June 17, 2024

New Wreck-It Ralph Ride Replacing Buzz Lightyear’s Astro Blasters at Tokyo Disneyland

0

Disney announced that a new attraction based on the world of Wreck-It Ralph will debut at Tomorrowland in Tokyo Disneyland during fiscal year 2026 or later. This shares full details and concept art, plus extensive




  • Twitter

Disney announced that a new attraction based on the world of Wreck-It Ralph will debut at Tomorrowland in Tokyo Disneyland during fiscal year 2026 or later. This shares full details and concept art, plus extensive commentary–including the “Walt Disney World Connection” (and there are a couple big ones) for those who don’t have plans to visit Japan.

Let’s start with the official details. This new Wreck-It Ralph attraction at Tokyo Disneyland will be an indoor interactive game play experience, perfect for children and adults, that will be created by reimagining the existing Buzz Lightyear’s Astro Blasters attraction. As a result, Buzz Lightyear’s Astro Blasters will permanently close in October 2024. A specific date has not yet been announced, but expect another send-off event for that fan-favorite ride.

Wreck-It Ralph, which serves as the theme for the new attraction, is an arcade-game-hopping adventure from Walt Disney Animation Studios. Ralph, who has played the bad guy in his popular video game, embarks on an action-packed journey as he sets out to prove to everyone that he is a true hero with a big heart. As he explores exciting new worlds, he teams up with some unlikely new friends including feisty misfit Vanellope von Schweetz.

In the upcoming Wreck-It Ralph attraction, enter the candy-themed racing game Sugar Rush, which is being attacked by Sugar Bugs – glitches created by King Candy. Guests team up with the beloved film characters Ralph and Vanellope to transform the Sugar Bugs back to their original “kawaii” confectionery such as cookies and cakes.

Guests can look forward to this new attraction at Tokyo Disneyland and immerse themselves in the world of the candy-themed racing game, Sugar Rush, while embarking on a thrilling adventure. The Planet M gift shop will also close and be rethemed (concept art below).

This is part of a bigger-picture New Tomorrowland project that revolves around rebuilding Space Mountain (concept art below). That $437 million project is expected to feature placemaking in addition to bringing a brand-new roller coaster type that’s never been used in any Disney park.

Sections of track have arrived to a staging area behind Tokyo Disneyland, and one of the first sections appears to be a portion of drop track manufactured by Intamin. That means it will not use the Guardians of the Galaxy: Cosmic Rewind ride system (different manufacturer), and will instead be something Imagineering has never done before.

Turning to commentary, this is interesting for several reasons. The first is that Buzz Lightyear’s Astro Blasters is one of the more popular rides at Tokyo Disneyland. The ride regularly commands wait times of around an hour, which is–on average–higher than Peter Pan’s Flight.

Not only that, but Buzz Lightyear’s Astro Blasters is on the newer side, opening in 2004 at Tokyo Disneyland. Despite that, it’s better maintained than the newer version (by 1 year) of the same attraction at Disneyland in California. The ride still feels fresh thanks to high upkeep standards, and while it’s noticeably less modern than the newest incarnation at Shanghai Disneyland, it’s lighyears ahead of the version at Magic Kingdom.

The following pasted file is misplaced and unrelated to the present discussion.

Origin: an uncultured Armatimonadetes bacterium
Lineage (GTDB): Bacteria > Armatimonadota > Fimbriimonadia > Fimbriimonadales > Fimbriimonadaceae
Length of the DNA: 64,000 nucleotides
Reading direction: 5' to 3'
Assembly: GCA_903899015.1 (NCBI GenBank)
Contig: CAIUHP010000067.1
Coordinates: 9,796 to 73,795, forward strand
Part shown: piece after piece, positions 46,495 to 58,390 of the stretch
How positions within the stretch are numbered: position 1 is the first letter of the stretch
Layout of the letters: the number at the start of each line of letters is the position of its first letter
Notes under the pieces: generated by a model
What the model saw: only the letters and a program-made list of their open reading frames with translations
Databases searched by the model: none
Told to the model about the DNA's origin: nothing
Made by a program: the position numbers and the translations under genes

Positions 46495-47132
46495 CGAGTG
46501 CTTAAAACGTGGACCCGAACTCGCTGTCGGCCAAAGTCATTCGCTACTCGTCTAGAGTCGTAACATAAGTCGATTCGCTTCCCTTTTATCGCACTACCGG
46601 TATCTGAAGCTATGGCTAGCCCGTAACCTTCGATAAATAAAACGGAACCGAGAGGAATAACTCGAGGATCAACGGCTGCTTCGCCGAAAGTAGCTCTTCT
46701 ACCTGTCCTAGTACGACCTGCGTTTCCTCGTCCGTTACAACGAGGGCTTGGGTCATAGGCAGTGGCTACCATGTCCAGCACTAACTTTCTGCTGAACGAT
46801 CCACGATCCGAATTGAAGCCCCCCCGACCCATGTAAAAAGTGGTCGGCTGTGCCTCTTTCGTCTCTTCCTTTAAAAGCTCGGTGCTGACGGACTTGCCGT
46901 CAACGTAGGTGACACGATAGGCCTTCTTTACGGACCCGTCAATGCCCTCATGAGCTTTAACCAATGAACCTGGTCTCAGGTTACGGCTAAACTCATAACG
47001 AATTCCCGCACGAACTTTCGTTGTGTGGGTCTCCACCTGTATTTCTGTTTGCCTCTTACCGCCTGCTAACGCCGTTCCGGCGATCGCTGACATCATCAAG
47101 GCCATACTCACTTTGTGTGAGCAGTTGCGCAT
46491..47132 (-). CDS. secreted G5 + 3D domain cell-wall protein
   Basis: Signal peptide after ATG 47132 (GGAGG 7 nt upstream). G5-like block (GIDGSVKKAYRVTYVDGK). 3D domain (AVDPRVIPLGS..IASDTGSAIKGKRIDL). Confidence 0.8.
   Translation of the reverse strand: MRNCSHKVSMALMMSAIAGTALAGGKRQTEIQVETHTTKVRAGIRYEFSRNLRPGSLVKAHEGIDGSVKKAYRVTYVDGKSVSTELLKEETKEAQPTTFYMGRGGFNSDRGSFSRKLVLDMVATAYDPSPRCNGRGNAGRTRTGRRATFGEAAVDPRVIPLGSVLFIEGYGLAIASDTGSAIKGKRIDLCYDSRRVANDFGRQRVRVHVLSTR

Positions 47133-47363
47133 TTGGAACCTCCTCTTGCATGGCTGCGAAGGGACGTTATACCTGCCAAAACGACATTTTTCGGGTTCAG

To put this into perspective, this is almost the equivalent to reimagining Splash Mountain. It takes a popular ride that doesn’t feel like it’s in need of a replacement…and does it anywhere. Obviously there are key differences in motivations–Buzz Lightyear is not a controversial character in Japan (yet…we don’t know what he has planned this summer)–but it’s a somewhat similar scenario.

In a nutshell, this means that nothing is safe in Tomorrowland at Tokyo Disneyland, other than the new Happy Ride with Baymax and probably Monsters Inc Ride & Go Seek (but even the latter has seen its popularity slip significantly in the last few years). It’s an inevitability that Stitch Encounter will be replaced at some point in the not-too-distant future, and even Star Tours – The Adventures Continue could go.

Those aren’t my biggest fears, though. Rather, it’s Pan Galactic Pizza Port and intergalactic hero Tony Solaroni. This is all part of an area called “AstroZone,” which was built as a placemaking project alongside the original Star Tours to alleviate congestion. The official backstory is that aliens crashed and constructed a base from parts of their damaged spaceship to communicate with their home planet. This means a lot of satellites and other (at the time) futuristic space junk. This is no longer the dominant aesthetic of Tomorrowland, and it’s almost certainly all going to change.

We are avid Solaronians (Tony Solaroni is a Sonny Eclipse-like character who toils over a pizza machine all-day in a delightfully bizarre show with some interesting undertones), but the restaurant and its surrounding area has a decidedly 1990s-kitsch feel to it. Although this is “just a pizza place,” we will be devastated when it goes. We’ve made many great memories watching Tony Solaroni. We are well aware that it’s (beyond) time and thus won’t be mad about the change…but it’ll be a big blow to our nostalgia.

As for why this is happening, it’s part of a long-term goal for Tokyo Disneyland to receive “area-based development for each themed land, to take place in stages, intended to leave a lasting impact.” That’s kind of meaningless PR speak, but what I’ve taken that to mean is that OLC wants to transform Tokyo Disneyland into its own unique park. So much of the original was copied and pasted from Walt Disney World or Disneyland, and the goal is to get away from that.

Much of the look of Tokyo Disneyland’s Tomorrowland was borrowed liberally from Magic Kingdom. (You can read more about this in Tokyo Disneyland: Bizarro Magic Kingdom, which focuses heavily on Tomorrowland.) This also has me worried that Tokyo Disneyland will change the iconic entrance, which still features the spires that were the focal point for the U.S. versions of Tomorrowland prior to their 90s redos.